I rushed home after my first job today to snap some pics of these!
Sigh. Aren’t they just beautiful?
These are mini-wool combs that I got from woolcombs.com, a Canadian-based, husband and wife team run by Susan and Andrew Forsyth. Mini-wool combs can be used to make top to spin. I saw Judith MacKenzie McCuin do this on a video with some larger wool combs, and I really wanted to try it!! So, one day, I googled wool combs and up popped the link. It was fortuitous!
Okay, the top two pics were the only ones I had time to take between jobs. And I wanted to play some with them. So, I took the set to work with me. My second job. And, yes, I attempted to use them. And it actually worked out. I had plans to show you the fiber all nice and neat when it was completed. Instead, I have a tip for you: Do not carry a freshly combed, light and fluffy nest of wool on top of your hand to your parked car on a windy day. Don’t ask me what I was thinking, lol.
I also got the clamp that goes with the mini-combs so that one of the combs would have the ability to behave like a hackle. You can use the combs without it. But it’s a nice addition. All of it is compact and can travel pretty easily, just like I like it!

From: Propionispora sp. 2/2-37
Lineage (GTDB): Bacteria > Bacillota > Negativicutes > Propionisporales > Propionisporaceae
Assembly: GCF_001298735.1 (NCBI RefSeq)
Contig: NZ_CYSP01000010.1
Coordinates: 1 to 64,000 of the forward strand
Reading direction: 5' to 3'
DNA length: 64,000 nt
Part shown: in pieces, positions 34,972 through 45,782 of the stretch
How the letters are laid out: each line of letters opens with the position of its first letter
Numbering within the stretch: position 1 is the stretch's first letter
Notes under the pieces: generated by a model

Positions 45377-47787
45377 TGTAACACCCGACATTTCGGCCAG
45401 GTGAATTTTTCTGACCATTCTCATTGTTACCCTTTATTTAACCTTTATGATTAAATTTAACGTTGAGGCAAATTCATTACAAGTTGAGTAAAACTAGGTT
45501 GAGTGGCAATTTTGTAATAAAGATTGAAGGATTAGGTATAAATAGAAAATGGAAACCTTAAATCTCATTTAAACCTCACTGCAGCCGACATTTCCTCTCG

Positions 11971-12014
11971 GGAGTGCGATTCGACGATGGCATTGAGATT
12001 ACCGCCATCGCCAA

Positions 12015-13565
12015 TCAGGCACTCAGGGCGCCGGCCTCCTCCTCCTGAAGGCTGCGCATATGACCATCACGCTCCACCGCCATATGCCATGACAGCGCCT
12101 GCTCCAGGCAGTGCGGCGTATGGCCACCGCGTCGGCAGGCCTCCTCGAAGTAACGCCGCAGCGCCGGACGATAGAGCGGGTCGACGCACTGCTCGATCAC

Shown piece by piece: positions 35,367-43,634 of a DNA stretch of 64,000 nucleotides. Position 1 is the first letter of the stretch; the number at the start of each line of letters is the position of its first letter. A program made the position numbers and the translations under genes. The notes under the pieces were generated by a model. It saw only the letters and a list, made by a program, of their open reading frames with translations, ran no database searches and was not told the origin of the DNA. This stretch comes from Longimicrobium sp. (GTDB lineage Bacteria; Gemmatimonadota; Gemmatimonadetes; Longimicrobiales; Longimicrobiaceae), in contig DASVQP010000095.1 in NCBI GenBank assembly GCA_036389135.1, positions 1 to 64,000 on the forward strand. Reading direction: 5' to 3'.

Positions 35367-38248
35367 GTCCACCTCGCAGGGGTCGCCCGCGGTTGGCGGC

Ever since I thought about ordering these combs, I have been watching Susan Forsyth’s videos too so that I would know what to do when they got here. Well, with spinning, knowing in your head and knowing in your hands are usually two separate knowings.
This is the “lashing on” where the wool is lashed on to the stationary comb.
After you lash on, you begin using the combs to transfer the wool that is on the stationary comb to the comb that is performing the action. Yes, those are locks of wool with tips. I could’ve and probably should have carded it first….and spritzed it with water. But I was too giddy to stop what I was doing!
Just above there is after I had made about three or four passes. It was time to diz it off.
This part is magical to me! The diz that came with this set was the bottom of a milk carton with a hole in it. It worked. And out of the tuft of fiber that was left on the stationary comb came this.
It was SO long!! Now, I think I have to work on my technique because although the fiber is supposed to look light and airy, I don’t know if it’s supposed to look that light and airy!
I wrapped it up into a nest for easy spinning.
Can you tell why it should not be on top of your hand on the way to your car on a windy day? LOL!
I spun some on one of my Enid Ashcroft spindles.
This fiber in itself carried a learning curve for me. I had to keep my hands farther apart than usual as the staple length was longer than what I was used to working with. But it turned out fine.
Only have two more of these to go!